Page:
Archive for September, 2011

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Rob Bell leaving Mars Hill

September 24, 2011

Mars Hill church has announced that Rob Bell is moving on:

Feeling the call from God to pursue a growing number of strategic opportunities, our founding pastor Rob Bell, has decided to leave Mars Hill in order to devote his full energy to sharing the message of God’s love with a broader audience.

Read the full announcement here.

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The Whore of Babylon Identified

September 20, 2011

Ever wonder who or what the author of Revelation had in mind when he penned these verses:

1 One of the seven angels who had the seven bowls came and said to me, “Come, I will show you the punishment of the great prostitute, who sits by many waters. 2 With her the kings of the earth committed adultery, and the inhabitants of the earth were intoxicated with the wine of her adulteries.”

3 Then the angel carried me away in the Spirit into a wilderness. There I saw a woman sitting on a scarlet beast that was covered with blasphemous names and had seven heads and ten horns. 4 The woman was dressed in purple and scarlet, and was glittering with gold, precious stones and pearls. She held a golden cup in her hand, filled with abominable things and the filth of her adulteries. 5 The name written on her forehead was a mystery:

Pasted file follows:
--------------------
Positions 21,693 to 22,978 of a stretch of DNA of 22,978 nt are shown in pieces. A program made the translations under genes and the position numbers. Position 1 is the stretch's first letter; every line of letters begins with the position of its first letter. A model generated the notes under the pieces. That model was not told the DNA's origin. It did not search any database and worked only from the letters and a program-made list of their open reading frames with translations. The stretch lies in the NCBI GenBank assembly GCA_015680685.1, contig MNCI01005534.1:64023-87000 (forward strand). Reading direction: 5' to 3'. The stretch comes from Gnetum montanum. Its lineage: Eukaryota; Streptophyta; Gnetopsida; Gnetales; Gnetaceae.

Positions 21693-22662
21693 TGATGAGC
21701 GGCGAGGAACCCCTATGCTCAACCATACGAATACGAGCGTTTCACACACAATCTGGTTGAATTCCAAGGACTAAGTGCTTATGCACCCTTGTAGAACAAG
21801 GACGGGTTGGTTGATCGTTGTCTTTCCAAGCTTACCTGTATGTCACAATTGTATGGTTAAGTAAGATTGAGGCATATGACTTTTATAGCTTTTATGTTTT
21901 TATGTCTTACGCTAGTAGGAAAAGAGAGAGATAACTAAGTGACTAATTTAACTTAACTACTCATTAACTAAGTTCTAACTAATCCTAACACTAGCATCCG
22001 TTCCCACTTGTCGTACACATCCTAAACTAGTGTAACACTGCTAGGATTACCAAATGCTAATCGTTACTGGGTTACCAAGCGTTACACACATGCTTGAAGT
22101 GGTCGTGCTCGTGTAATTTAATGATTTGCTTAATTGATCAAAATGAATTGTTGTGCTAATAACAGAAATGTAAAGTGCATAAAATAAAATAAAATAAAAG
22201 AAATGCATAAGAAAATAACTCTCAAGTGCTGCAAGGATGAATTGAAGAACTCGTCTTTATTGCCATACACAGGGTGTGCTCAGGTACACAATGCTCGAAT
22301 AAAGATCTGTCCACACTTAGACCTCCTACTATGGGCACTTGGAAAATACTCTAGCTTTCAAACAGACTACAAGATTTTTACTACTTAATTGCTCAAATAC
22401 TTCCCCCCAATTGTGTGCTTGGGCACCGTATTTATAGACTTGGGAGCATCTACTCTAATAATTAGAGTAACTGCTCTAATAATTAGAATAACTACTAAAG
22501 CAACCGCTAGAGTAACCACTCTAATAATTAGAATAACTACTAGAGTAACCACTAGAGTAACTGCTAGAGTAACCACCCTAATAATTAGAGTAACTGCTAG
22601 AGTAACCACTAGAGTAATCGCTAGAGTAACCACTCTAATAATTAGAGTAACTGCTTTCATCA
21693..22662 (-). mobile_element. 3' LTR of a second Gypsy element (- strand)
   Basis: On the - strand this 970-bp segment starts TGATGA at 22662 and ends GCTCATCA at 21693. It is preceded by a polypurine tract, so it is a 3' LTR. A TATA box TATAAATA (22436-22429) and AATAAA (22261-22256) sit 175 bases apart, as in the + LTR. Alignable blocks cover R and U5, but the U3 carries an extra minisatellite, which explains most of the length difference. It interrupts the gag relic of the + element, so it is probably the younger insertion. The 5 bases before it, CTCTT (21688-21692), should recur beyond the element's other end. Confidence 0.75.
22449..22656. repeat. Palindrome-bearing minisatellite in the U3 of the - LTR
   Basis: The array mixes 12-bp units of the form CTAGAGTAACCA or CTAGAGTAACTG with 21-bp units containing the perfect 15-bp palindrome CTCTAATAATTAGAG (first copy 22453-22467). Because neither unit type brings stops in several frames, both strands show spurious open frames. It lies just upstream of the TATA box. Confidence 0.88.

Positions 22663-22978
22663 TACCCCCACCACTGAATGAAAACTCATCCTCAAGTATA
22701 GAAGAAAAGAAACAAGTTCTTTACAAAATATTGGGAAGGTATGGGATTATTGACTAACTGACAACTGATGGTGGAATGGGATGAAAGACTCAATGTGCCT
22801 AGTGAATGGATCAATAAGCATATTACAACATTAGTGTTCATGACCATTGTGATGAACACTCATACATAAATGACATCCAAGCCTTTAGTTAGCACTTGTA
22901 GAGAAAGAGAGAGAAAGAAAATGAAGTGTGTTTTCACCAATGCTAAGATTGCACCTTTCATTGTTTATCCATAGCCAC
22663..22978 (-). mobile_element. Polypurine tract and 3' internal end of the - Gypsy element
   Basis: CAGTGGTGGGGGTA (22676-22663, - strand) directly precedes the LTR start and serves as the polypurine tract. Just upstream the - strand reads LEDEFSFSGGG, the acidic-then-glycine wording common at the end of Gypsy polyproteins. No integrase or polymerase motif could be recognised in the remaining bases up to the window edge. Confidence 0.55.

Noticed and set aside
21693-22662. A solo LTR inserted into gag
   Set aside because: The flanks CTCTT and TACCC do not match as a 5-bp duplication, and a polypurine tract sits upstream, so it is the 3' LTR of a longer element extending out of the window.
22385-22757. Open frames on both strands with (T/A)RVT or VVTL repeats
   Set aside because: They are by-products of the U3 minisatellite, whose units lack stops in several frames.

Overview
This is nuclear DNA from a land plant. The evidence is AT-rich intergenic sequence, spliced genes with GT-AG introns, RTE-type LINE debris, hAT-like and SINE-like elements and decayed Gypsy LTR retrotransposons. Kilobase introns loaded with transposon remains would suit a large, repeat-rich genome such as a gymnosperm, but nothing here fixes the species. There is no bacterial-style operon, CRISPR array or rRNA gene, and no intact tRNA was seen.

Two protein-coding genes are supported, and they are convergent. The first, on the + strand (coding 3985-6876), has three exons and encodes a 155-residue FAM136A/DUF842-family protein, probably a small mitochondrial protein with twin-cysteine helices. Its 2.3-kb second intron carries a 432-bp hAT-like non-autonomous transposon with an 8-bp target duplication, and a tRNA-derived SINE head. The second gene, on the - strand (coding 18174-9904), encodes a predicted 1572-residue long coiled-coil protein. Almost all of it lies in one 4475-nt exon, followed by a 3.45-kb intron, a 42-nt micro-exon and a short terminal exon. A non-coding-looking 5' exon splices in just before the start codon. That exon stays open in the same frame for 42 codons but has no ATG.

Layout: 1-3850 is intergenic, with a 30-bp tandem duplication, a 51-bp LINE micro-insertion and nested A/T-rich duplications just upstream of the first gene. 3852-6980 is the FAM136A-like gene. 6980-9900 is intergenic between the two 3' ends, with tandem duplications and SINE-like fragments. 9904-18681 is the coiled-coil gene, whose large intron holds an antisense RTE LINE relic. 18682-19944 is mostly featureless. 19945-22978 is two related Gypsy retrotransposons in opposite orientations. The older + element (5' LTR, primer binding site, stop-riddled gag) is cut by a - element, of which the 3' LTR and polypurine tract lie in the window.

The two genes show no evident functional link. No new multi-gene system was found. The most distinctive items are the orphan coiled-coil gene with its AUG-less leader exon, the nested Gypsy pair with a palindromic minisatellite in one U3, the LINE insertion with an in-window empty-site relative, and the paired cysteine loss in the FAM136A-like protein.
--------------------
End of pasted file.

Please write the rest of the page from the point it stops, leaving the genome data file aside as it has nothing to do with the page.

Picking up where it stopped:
BABYLON THE GREAT

THE MOTHER OF PROSTITUTES

AND OF THE ABOMINATIONS OF THE EARTH.

6 I saw that the woman was drunk with the blood of God’s holy people, the blood of those who bore testimony to Jesus.

(Revelation 17:1-6)

Well wonder no longer. Damon Thompson has heard from God and it turns out the whore of Babylon is Rob Bell!

Who knew?


Okay, so the whore of Babylon isn’t Rob Bell himself. According to Thompson, the whore of Babylon is “the universalist church”, but if you’re reading Rob Bell, you are flirting with said whore.

Rob Bell, probably praying to the Beast

It’s about time someone pointed out how “drunk with the blood of God’s holy people” those universalists are. Why, just this week a Reformed church in my neighborhood was firebombed by a mob of universalists wearing TOMS and chanting slogans about the reconciliation of all things. Those bastards!

What I found particularly helpful was Thompson’s insight that Gehenna can’t be a reference to the Valley of Hinnom outside the walls of Jerusalem. Why not? Because worms die in the Valley of Hinnom. Hell, on the other hand, is located in “the bowels of the earth” and has no shortage of worms capable of tolerating the 4000+ kelvin temperatures in the earth’s core for all eternity. Game, set and match, you inclusivist Babylonian hookers.

So in case you got lost, here’s a recap: When the Bible describes the place of the dead as being under the earth, that’s literal. When it mentions immortal worms eating the dead, that’s literal. When it describes a prostitute with the name “Babylon the Great” on her forehead, that’s a metaphoric reference to Christians who believe God intends to reconcile all people to himself.